‘The Great British Bake Off’ Is Verging On Unwatchable — Except For One Thing

The Mexican Week fiasco was just the tip of the iceberg when it comes to the show's problems.
Illustration: Jianan Liu/HuffPost Photo: Mark Bourdillon/Netflix, Getty Images

On last week’s episode of “The Great British Bake Off,” judge Prue Leith made what she may have thought was a complimentary remark about Syabira Yusoff, one of the bakers: “She’s given us a lot of funny flavors, and they’ve been wonderful.”

Yusoff then won over Leith and the other judge, Paul Hollywood, with her Patisserie Week signature challenge of peanut butter, strawberry and blackberry cream cheese minicharlottes. In praising Yusoff, Leith called her flavor combination “unusual.”

In an interview after that round, Yusoff, who often incorporates flavors from her Malaysian heritage into her baking, said what many of us viewers were thinking. “They said it’s slightly ‘unusual,’ but it does go together,” she said. “What does it mean by ‘unusual’?”

The coded racism from Leith (who, it must be noted, is an old white lady who grew up in apartheid South Africa and has said she voted for Brexit) is par for the show’s course. It’s hard to imagine Leith saying the same thing if Yusoff were white. Both judges have periodically expressed skepticism toward ingredients like, say, matcha and yuzu, and toward various flavors from primarily nonwhite cultures.

It’s one of many longstanding issues with the long-running show, from unnecessary comedy bits to an overuse of gimmicks and stunts ― not to mention theme weeks that have played out as embarrassing or downright racist. These issues have reached a tipping point in this season, the show’s 13th, and they’re undermining the aspect of the show that’s always made it worth watching: the bakers themselves.

From left to right, host Noel Fielding, judges Prue Leith and Paul Hollywood and host Matt Lucas stand in front of the bakers of this season of "The Great British Bake Off."
From left to right, host Noel Fielding, judges Prue Leith and Paul Hollywood and host Matt Lucas stand in front of the bakers of this season of "The Great British Bake Off."
Mark Bourdillon

On Friday, viewers in the U.S. (where the show airs on Netflix as “The Great British Baking Show”) will find out which of the finalists — Yusoff, Sandro Farmhouse, or Abdul Rehman Sharif — will be crowned this year’s champion. They, like all of this year’s bakers, have been lovely and pleasant as always, an integral part of the show’s feel-good spirit and charm. With its light-filled tent and pastel-colored work stations, “Bake Off” has long distinguished itself as a warmer alternative to typical reality shows that take an often but not exclusively American approach — where, as the saying goes, competitors are not here to make friends.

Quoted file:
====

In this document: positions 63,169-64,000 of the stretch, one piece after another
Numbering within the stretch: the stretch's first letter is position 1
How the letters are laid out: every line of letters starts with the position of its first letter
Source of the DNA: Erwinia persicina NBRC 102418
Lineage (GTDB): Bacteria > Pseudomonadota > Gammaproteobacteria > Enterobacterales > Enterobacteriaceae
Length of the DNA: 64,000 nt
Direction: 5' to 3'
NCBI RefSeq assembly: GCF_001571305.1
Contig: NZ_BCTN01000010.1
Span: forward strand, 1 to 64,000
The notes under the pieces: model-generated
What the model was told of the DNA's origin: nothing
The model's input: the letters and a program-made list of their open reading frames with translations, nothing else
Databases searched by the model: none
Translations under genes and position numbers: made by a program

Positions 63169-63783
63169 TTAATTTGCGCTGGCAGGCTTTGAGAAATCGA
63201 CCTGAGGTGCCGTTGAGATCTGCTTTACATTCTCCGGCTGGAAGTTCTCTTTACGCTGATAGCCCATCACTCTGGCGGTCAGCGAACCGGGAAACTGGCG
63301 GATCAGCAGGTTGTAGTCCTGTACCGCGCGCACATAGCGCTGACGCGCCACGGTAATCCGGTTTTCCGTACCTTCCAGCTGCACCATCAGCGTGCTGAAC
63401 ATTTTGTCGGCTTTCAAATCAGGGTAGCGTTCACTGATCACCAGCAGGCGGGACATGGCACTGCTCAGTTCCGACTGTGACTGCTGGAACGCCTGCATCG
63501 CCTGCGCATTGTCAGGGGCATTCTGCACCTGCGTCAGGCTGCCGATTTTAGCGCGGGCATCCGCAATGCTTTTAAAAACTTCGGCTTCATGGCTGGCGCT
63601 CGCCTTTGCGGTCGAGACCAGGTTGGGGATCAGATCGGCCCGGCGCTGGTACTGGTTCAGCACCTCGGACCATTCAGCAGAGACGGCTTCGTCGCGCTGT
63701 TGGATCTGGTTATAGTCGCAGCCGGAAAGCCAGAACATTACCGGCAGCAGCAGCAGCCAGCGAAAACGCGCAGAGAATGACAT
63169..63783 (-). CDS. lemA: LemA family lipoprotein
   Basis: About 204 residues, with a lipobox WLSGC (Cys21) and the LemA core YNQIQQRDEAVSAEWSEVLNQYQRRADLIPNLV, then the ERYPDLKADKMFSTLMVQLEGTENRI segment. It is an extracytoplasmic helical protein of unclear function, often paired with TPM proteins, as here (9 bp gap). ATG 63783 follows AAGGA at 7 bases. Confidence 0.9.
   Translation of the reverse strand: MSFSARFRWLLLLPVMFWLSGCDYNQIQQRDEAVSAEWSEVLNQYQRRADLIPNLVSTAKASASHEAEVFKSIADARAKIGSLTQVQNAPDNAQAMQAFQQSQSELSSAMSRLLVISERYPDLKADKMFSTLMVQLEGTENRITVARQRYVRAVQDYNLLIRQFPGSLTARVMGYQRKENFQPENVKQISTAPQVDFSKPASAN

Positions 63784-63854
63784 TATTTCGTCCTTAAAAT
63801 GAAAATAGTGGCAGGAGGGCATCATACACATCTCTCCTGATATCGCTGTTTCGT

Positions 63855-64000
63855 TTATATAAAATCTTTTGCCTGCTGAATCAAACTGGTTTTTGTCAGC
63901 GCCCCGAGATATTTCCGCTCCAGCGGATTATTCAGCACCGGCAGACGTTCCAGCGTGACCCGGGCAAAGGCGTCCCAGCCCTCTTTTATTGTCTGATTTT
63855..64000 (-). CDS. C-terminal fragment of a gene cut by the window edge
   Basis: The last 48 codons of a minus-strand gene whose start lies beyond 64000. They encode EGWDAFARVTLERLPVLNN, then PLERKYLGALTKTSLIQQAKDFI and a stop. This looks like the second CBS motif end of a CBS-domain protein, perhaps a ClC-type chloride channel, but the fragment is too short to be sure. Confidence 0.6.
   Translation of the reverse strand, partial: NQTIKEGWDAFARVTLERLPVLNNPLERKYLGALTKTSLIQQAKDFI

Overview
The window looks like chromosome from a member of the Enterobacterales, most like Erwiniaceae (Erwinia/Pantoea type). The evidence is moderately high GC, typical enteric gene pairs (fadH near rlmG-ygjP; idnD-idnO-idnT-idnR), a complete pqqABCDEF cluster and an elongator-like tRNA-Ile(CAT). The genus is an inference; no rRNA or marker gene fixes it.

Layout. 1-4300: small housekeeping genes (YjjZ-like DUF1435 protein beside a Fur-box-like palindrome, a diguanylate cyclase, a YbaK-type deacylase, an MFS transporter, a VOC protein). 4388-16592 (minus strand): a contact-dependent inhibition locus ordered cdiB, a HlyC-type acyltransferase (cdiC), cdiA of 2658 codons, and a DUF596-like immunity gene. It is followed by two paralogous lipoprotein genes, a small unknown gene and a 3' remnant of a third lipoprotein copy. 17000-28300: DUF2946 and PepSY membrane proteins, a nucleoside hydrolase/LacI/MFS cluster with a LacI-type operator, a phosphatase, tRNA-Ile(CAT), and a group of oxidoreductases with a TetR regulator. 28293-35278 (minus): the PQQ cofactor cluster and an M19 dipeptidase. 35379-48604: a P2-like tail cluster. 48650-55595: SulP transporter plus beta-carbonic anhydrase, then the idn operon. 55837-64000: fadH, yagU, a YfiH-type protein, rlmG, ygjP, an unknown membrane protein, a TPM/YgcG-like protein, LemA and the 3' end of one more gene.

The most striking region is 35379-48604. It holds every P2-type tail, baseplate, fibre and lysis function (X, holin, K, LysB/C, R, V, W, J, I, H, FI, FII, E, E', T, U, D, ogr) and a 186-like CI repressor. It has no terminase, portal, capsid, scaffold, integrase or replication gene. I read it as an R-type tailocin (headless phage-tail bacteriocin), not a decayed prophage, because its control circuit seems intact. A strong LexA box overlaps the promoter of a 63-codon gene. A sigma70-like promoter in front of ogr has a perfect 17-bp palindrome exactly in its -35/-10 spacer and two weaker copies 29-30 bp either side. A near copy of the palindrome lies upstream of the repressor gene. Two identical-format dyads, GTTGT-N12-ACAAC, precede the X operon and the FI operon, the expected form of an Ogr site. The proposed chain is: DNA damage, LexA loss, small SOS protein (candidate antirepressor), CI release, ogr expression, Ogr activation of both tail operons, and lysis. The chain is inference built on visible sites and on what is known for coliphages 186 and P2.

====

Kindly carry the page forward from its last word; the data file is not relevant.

By contrast, the contestants on each season of “Bake Off” are very much here to make friends. Often modest and self-deprecating, they cheer each other on and help each other out during baking crises. It’s hard not to get a little misty-eyed when, at the end of each episode, the baker who “sadly must leave us this week” (as the hosts typically put it) tearfully describes how grateful they are to have made a group of new friends. As the show has grown in popularity, it’s spawned an entire genre of similar comfort-food reality TV on both sides of the Atlantic. There’s HBO Max’s “The Great Pottery Throw Down” (like “Bake Off,” but with pottery), and NBC’s “Making It” (like “Bake Off,” but with crafting), all delivering cozy vibes to provide a bit of respite from our hellscape world.

But more and more, the bakers are just about the only thing keeping “Bake Off” from completely losing its way, like a cake careening off its stand in the final seconds of one of the show’s challenges. Week after week, the bakers are increasingly the sole reason to keep tuning in, while most everything else around them is a disaster, at times even doing them a disservice.